A Navajo Indian has crossed the great desert, and his water bottle has been emptied. He is in a frenzy from thirst and sees mirages of water everywhere. He comes upon Nat Perry, a young ... See full summary »

Director:

Reviews

Photos

Add Image Add an image

Do you have any images for this title?

Edit

Cast

Cast overview:
...
Will Brown
...
Kate Brown
...
Nat Perry
Edit

Storyline

A Navajo Indian has crossed the great desert, and his water bottle has been emptied. He is in a frenzy from thirst and sees mirages of water everywhere. He comes upon Nat Perry, a young settler, who is conveying his household goods across the burning sands. Perry has just taken a drink from his precious canteen when the Indian falls at his feet and implores a little water. The young pioneer heartlessly turns him over with his foot and leaves him to die. Kate and Will Brown are passing in a prairie "schooner." They see the Indian's plight and revive him, load him into their vehicle and proceed on their journey. Two years later the Indian as a valued friend and servant, when he has an altercation with Perry over the latter's conduct in the desert and is fatally wounded. He crawls to his employer's home and dies, but before he passes to the great beyond he tells the young settlers the secret of a lost gold mine and gives them a rude map which will help them to find it. Perry has ... Written by Moving Picture World synopsis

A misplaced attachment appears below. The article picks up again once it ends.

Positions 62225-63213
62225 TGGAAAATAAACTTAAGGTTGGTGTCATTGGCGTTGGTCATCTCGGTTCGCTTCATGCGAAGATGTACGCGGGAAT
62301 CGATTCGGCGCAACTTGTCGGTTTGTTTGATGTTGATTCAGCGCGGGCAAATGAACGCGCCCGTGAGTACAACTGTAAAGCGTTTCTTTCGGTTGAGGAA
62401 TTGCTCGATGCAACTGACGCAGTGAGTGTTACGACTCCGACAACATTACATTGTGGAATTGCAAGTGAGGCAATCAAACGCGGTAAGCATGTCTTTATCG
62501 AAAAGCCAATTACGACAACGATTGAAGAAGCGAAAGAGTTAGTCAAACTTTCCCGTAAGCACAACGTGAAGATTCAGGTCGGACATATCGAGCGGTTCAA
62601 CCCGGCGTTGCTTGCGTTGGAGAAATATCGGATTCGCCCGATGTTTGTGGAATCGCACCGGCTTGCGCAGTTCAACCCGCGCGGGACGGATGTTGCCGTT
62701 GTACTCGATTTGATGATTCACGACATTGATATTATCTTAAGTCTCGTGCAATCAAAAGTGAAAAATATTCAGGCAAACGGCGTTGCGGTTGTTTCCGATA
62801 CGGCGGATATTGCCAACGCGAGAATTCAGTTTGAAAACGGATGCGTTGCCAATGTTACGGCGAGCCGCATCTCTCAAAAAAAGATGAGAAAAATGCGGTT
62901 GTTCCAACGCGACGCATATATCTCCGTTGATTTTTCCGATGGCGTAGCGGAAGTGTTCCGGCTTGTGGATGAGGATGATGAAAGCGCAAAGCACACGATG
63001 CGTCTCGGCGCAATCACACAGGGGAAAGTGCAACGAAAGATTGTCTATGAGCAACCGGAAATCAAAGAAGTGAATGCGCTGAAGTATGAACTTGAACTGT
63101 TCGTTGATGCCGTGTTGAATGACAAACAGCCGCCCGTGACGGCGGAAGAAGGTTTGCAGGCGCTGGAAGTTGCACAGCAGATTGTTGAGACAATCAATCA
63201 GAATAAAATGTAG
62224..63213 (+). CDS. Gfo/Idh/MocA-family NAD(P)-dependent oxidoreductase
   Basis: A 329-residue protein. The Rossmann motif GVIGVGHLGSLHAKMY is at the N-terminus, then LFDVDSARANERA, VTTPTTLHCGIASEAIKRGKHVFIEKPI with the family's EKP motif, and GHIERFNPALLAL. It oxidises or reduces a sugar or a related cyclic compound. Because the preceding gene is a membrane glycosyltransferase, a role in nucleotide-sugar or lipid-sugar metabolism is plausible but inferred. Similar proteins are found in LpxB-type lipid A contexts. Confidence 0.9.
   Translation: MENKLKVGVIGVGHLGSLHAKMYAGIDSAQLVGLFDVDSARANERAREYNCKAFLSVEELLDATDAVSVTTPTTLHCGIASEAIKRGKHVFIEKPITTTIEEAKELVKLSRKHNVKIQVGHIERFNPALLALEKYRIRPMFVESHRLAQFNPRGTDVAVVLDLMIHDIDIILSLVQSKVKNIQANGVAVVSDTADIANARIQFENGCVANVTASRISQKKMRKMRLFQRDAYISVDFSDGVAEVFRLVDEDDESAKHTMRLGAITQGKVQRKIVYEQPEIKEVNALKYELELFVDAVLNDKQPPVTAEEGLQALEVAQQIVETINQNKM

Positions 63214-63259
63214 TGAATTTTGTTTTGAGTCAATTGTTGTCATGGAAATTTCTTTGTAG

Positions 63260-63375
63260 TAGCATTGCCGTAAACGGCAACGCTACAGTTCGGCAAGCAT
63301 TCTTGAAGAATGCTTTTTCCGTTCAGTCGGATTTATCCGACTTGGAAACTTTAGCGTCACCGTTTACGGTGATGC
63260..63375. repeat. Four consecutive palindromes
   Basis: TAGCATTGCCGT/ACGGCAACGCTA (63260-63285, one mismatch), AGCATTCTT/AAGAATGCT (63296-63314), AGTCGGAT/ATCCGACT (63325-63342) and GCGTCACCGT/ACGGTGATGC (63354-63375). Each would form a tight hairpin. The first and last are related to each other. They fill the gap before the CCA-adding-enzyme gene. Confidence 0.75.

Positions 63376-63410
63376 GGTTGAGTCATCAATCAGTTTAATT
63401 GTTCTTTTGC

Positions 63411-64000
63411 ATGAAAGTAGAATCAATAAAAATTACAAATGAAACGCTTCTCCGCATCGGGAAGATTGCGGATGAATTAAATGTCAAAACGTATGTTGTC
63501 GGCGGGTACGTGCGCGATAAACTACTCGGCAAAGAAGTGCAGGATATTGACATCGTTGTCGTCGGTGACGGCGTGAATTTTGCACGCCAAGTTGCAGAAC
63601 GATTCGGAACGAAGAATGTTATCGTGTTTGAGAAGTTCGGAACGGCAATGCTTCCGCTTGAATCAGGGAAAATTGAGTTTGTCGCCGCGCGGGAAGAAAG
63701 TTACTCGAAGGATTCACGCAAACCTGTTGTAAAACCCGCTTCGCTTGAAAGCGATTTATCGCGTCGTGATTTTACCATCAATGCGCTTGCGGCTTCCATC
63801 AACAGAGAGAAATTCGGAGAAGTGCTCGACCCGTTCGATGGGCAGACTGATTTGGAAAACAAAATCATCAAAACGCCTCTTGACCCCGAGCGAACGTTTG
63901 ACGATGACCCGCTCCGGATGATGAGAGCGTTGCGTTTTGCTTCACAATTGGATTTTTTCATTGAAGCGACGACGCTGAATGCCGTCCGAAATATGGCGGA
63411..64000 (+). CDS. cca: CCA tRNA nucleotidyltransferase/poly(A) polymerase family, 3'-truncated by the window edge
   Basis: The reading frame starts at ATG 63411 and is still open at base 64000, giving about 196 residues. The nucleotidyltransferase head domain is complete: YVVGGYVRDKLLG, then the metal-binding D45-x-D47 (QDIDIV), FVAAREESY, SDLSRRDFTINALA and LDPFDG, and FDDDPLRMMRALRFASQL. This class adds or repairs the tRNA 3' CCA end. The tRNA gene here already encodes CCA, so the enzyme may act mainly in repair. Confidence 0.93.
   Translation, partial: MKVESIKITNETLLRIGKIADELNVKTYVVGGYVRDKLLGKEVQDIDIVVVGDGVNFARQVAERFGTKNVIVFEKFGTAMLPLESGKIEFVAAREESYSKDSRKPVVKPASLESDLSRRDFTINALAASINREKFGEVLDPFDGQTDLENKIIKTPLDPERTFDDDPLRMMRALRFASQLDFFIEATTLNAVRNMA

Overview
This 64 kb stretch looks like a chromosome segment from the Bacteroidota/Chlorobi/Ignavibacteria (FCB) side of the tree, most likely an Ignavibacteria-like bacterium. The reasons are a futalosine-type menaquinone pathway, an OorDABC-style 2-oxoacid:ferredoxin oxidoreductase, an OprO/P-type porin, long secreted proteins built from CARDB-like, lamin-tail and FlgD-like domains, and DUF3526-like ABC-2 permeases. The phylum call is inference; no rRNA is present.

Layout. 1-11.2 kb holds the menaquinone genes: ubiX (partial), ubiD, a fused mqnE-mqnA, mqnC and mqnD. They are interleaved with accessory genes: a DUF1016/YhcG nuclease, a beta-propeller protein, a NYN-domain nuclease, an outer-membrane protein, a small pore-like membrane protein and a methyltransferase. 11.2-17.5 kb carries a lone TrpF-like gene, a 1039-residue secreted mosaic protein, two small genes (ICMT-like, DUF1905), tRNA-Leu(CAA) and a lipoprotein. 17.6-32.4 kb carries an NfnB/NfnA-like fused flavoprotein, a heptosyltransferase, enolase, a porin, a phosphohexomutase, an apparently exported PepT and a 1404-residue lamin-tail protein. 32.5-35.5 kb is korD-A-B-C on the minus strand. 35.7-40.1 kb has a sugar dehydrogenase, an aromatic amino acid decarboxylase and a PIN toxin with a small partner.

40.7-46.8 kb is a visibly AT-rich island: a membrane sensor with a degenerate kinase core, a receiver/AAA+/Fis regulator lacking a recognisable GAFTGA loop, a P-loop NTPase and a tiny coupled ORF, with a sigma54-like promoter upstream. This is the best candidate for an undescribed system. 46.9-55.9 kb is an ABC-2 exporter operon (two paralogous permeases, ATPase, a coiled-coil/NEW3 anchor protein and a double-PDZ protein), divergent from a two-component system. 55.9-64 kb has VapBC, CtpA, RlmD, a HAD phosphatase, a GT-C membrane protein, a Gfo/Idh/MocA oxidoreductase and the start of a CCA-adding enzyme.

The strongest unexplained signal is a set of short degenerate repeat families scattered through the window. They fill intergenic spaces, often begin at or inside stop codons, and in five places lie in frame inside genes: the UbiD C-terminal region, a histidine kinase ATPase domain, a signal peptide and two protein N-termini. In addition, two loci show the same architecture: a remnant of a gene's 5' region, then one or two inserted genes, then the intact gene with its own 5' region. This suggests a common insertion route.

Plot Summary | Add Synopsis

Genres:

Short | Romance | Western

Edit

Details

Country:

Language:

Release Date:

14 July 1910 (USA)  »

Filming Locations:


Company Credits

Production Co:

 »
Show detailed on  »

Technical Specs

Sound Mix:

Aspect Ratio:

1.33 : 1
See  »

Frequently Asked Questions

This FAQ is empty. Add the first question.

User Reviews

Startling enough to arouse the most jaded consciousness
29 July 2015 | by (Chicago) – See all my reviews

Even an Indian may communicate valuable information, and if one falls at your feet in the desert, imploring you to give him water, don't kick him. He may repay the kindness with telling you where to find a gold mine. The interesting feature of this film, the race of the young wife for the land office, is exciting. To see her go down the mountainside, swinging far out on a lariat, is startling enough to arouse the most jaded consciousness. It is a good picture, and one feels like extending personal congratulations when the sheriff arrests the villain and the wealth belongs to the young couple. - The Moving Picture World, July 30, 1910


0 of 0 people found this review helpful.  Was this review helpful to you?

Contribute to This Page

Create a character page for:
?